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Goose is increasingly common on Northern Italian menus, often (like duckes) turned into fegato grasso (foie gras).

Around Pavia in Lombardy they make them (mixed with pork) into cacciatori d'oca sausage; another from the same region, salame d'oca di Montara is nicknamed Ecumenico because it can be eaten by Christians, Jews and Muslims alike.

They've been raising geese on the plain of Friuli since Roman times: among the dishes you might find are salame, speck and prosciutto d'oca, cotto d'oco (stuffed, baked and smoked), porcaloca (similar to cotto but with the addition of a pork filet), and petto affumicato (smoked breast).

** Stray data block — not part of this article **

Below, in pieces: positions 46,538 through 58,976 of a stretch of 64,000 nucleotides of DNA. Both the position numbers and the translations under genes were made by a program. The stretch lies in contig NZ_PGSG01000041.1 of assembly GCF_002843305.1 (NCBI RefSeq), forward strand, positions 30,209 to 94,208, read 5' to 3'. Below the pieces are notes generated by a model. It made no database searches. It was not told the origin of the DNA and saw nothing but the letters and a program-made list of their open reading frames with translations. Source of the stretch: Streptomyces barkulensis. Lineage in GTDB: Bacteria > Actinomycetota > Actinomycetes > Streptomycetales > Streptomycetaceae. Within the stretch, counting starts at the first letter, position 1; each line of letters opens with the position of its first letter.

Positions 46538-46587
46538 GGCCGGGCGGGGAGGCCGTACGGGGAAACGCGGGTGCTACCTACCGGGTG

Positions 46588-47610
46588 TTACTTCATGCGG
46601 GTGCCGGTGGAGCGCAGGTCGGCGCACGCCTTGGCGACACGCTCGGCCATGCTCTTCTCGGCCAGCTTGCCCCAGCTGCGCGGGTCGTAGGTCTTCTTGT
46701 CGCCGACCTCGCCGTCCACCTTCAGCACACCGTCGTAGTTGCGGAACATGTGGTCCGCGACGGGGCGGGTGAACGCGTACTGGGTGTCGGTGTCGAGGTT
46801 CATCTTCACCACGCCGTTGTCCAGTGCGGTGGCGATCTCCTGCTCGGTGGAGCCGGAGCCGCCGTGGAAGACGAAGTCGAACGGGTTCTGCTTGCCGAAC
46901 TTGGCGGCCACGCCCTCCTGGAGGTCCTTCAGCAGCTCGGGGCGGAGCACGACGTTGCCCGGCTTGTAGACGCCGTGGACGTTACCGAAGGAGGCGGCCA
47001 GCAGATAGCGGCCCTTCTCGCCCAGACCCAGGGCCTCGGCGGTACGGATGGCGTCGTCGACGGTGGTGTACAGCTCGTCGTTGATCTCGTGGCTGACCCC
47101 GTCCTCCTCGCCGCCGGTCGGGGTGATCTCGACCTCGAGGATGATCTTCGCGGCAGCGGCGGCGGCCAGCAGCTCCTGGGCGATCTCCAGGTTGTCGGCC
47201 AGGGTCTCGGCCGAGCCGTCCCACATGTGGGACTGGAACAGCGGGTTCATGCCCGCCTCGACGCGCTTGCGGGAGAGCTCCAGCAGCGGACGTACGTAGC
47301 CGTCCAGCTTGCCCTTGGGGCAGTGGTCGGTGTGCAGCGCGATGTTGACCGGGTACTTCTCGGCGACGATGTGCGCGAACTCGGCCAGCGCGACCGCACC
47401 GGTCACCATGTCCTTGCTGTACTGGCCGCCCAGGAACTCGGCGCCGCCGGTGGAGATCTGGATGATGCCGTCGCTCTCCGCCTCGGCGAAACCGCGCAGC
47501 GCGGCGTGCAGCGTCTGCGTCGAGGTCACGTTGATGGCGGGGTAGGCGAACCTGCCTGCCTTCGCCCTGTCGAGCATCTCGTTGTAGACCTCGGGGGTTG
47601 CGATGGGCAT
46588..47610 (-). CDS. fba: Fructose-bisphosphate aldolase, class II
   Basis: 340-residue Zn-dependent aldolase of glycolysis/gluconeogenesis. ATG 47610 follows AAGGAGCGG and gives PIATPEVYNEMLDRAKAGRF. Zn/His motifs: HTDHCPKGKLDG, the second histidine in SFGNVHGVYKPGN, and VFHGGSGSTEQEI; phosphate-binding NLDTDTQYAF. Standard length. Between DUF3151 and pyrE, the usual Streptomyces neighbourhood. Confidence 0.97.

Goose preserved in fat (oca in onto, or oco in pignatto) is similar to confit, but using all parts of the goose. It's a tradition in the Veneto and in the Ark of Taste.

The Sagra dell'oca, however, takes place in the Umbrian hamlet of Canino di Corbara, near Orvieto, in late June to early July.


Text © Dana Facaros and Michael Pauls

Images by: marimbajlamesa